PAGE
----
In this post and the next, I will be continuing the meditation of my last post on Welch College’s motto, from Psalm 43:3, “O send out thy light and thy truth.” Let’s start by discussing truth.
We need the truth of the Trinitarian God if we are to make sense of the world we live in and know how to find a way out of our despair.
Now when the Bible talks about truth, it’s talking about something different from what our postmodern culture means by truth. In our current cultural mood, we have a tendency to say, “Truth is relative. You have your truth; I have mine.” But that’s not the way the Bible sees truth at all.
Here’s my quick, thumbnail definition of truth: Truth is a God’s-eye-view of reality. It’s what’s in God’s mind. It’s the real nature of things as God sees them.
When the Bible speaks of truth, it means two things that could be summed up in two words: faithfulness and factuality: faithfulness, in the sense of personal reliability, and factuality, as opposed to falsehood. Most of the uses of truth in both the Old and New Testaments are derivatives of these two uses. (See Anthony C. Thiselton’s still-excellent “Truth,” in the New International Dictionary of New Testament Theology published by Zondervan in 1978).
Liberal-leaning scholars in the nineteenth century began to drive a wedge between these two uses. They said there was a wedge between the Hebrew concept of truth as personal faithfulness and the Greek concept of truth as factuality. Rudolf Bultmann, for example, said that the Apostle John was guilty of soaking up Greek ideas in his idea of what truth is.
I think this approach is eating away at our age and at students in so many of our schools and universities. It’s the view that truth is really only personal truth, personal faithfulness or reliability, and that truth as fact is unimportant. Thus there is a de-emphasis on absolute truth or objective truth and an emphasis on the subjective, on personal perception.
But Scripture does not present truth as relative. It’s absolute. It’s what Francis Schaeffer called “True Truth” or “Truth with a capital T.” So when we proclaim to the world that racism is wrong or that human trafficking is wrong or lying or abortion or same-sex relationships, we’re not just saying it’s wrong to us, to our culture, to our time. We’re saying it’s wrong in the mind of God.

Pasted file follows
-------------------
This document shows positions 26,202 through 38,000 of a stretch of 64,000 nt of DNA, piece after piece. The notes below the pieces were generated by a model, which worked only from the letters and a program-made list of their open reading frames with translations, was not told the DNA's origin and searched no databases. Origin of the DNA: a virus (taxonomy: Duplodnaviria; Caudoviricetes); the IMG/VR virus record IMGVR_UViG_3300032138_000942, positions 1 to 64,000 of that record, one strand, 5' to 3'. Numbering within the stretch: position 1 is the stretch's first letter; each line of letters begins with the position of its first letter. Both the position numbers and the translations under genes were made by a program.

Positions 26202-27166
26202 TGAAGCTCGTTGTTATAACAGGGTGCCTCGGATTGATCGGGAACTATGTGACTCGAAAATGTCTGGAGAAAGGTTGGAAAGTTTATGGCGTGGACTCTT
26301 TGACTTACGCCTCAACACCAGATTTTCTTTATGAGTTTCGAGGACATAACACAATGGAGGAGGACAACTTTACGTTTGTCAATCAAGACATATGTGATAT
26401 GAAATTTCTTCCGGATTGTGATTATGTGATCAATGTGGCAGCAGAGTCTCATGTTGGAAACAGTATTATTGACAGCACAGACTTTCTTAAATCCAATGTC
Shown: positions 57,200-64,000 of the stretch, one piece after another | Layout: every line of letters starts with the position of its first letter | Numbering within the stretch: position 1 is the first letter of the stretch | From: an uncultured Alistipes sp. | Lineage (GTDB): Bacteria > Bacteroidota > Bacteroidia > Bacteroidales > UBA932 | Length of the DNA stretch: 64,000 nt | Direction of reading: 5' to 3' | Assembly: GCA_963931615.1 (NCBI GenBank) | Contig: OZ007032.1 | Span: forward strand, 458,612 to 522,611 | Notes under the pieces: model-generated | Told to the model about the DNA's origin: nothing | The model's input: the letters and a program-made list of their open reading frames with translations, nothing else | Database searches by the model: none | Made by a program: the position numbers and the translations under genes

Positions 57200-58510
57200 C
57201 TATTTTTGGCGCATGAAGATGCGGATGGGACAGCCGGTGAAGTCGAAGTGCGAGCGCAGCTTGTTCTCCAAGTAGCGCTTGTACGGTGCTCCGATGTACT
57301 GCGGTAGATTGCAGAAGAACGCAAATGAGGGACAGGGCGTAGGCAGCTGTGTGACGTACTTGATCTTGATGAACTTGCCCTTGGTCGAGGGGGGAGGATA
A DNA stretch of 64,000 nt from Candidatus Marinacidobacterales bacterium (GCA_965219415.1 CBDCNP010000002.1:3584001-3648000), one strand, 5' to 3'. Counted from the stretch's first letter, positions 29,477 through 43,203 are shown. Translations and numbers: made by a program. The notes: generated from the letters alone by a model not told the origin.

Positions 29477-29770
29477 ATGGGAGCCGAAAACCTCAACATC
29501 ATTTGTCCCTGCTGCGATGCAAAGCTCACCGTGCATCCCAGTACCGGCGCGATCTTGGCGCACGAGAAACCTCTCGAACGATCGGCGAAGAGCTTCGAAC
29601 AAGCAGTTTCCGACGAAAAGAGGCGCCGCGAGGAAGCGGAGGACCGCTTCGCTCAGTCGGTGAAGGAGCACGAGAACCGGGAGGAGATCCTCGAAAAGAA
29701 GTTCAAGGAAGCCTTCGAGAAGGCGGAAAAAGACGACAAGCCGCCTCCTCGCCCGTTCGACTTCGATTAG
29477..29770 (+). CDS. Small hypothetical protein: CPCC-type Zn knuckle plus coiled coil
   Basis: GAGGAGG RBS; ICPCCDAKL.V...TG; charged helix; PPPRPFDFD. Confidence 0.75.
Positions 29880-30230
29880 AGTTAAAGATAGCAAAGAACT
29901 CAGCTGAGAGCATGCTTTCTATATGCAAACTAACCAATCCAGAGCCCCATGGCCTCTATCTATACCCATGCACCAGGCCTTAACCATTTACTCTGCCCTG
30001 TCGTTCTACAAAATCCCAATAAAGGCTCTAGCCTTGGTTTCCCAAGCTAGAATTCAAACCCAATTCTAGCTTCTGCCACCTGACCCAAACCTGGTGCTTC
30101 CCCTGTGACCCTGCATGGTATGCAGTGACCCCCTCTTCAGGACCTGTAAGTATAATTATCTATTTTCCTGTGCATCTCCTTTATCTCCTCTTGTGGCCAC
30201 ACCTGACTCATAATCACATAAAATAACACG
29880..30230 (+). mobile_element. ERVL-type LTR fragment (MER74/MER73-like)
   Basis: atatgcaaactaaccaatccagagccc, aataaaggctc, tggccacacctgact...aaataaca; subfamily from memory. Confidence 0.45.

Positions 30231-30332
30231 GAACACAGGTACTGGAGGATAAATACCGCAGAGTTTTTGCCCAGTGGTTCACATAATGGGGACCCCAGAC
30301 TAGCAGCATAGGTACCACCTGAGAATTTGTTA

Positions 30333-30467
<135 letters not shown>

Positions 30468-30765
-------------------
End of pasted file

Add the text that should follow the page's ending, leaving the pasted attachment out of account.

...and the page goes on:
But Christians believe in objective truth. To take out of context Fox Mulder’s slogan from that television program back in the day,The X-Files—“The Truth Is Out There.”
The Bible even goes so far as to say that everybody knows the basic truth of reality. St. Paul said in Romans 1:18-23:
“For the wrath of God is revealed from heaven against all ungodliness and unrighteousness of men, who suppress the truth in unrighteousness, because what may be known of God is manifest in them, for God has shown it to them. For since the creation of the world His invisible attributes are clearly seen, being understood by the things that are made, even His eternal power and Godhead, so that they are without excuse, because, although they knew God, they did not glorify Him as God, nor were thankful, but became futile in their thoughts, and their foolish hearts were darkened. Professing to be wise, they became fools, and changed the glory of the incorruptible God into an image made like corruptible man—and birds and four-footed animals and creeping things” (NKJV).
As you can see from Romans 1, we’ve got a big problem, and that is this tension in us. On some deep level, we know the truth, but because of our sinfulness and fallenness, we suppress it. We tuck the truth away so deeply that it’s not really in our consciousness.
So what good is truth if you can’t really know it and act on it because you’re so sinful and so distorted in your understanding? Well, that’s where light comes in, and I’ll offer a meditation on that in my next post.